'Cement wall' growing along Spanish coast: report

25th November 2008, Comments 0 comments

More than 25 percent of the Mediterranean coast is covered by concrete buildings which cater to tourism needs over the past few years.

25 November 2008
MADRID – More than a quarter of Spain's Mediterranean coast is now under concrete after a construction boom to meet the demands of mass tourism, according to a study quoted by a Spanish newspaper Monday.

Spain has "created a cement wall along the coast that is empty most of the year," Carolina de Carvalho, a researcher at the environment ministry's institute for sustainable development, was quoted as saying by El Pais newspaper.

It said 27.5 percent of the Mediterranean coast is now built on, compared with 22 percent five years ago and just 16 percent in 1987.

In the eastern region of Valencia and the Atlantic province of Huelva in the southwest about 50 percent of the land two kilometres from the sea is covered by urban sprawl.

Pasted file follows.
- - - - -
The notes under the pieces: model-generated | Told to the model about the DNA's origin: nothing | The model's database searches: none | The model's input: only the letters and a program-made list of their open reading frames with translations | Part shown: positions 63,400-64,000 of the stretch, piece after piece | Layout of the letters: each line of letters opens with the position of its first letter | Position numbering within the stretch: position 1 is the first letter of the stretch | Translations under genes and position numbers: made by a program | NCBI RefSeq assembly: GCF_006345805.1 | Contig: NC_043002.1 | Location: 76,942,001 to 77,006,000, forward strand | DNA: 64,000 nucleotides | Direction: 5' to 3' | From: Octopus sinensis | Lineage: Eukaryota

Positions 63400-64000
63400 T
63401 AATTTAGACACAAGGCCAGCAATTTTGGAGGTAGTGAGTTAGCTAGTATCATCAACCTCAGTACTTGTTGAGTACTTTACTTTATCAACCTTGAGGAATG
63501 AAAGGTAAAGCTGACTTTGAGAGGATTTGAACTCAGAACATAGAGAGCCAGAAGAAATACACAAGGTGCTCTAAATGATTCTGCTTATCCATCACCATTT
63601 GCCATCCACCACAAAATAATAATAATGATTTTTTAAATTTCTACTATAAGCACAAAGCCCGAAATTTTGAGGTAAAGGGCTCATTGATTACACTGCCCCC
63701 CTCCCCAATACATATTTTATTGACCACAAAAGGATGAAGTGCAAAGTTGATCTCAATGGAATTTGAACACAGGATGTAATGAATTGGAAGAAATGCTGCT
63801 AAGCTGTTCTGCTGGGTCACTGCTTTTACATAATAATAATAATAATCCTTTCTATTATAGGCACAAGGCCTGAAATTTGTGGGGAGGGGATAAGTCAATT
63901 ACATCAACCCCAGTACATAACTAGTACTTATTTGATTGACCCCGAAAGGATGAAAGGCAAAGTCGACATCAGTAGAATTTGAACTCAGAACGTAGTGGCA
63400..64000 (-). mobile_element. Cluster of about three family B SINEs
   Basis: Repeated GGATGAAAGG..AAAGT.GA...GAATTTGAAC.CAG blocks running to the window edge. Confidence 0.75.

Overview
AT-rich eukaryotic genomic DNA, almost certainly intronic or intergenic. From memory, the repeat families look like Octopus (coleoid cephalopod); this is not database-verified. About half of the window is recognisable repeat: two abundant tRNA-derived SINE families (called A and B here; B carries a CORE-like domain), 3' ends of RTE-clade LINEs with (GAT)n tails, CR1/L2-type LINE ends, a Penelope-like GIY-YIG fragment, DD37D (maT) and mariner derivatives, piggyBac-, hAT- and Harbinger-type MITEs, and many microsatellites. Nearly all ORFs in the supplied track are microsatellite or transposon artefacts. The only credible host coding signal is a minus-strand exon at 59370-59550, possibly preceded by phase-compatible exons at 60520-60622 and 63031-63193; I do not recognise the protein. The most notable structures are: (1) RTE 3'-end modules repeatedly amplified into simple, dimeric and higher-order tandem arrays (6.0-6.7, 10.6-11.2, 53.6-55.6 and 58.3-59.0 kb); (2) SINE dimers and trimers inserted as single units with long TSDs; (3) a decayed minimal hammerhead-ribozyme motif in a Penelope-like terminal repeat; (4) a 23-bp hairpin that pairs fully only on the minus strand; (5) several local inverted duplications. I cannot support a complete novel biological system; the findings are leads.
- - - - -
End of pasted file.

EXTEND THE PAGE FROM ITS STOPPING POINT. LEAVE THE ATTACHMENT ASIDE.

"In just six years, the area under concrete increased by 23 percent along the Mediterranean and 19 percent along the Atlantic" coast, including the northern region of Cantabria, El Pais said.

If the rate of construction continued, by 2071 the entire Mediterranean coast would be urbanised within two kilometres of the sea, the study said.

The government has taken measures to reverse the trend, buying up coastal land and even ordering the demolition of some buildings.

[AFP / Expatica]

0 Comments To This Article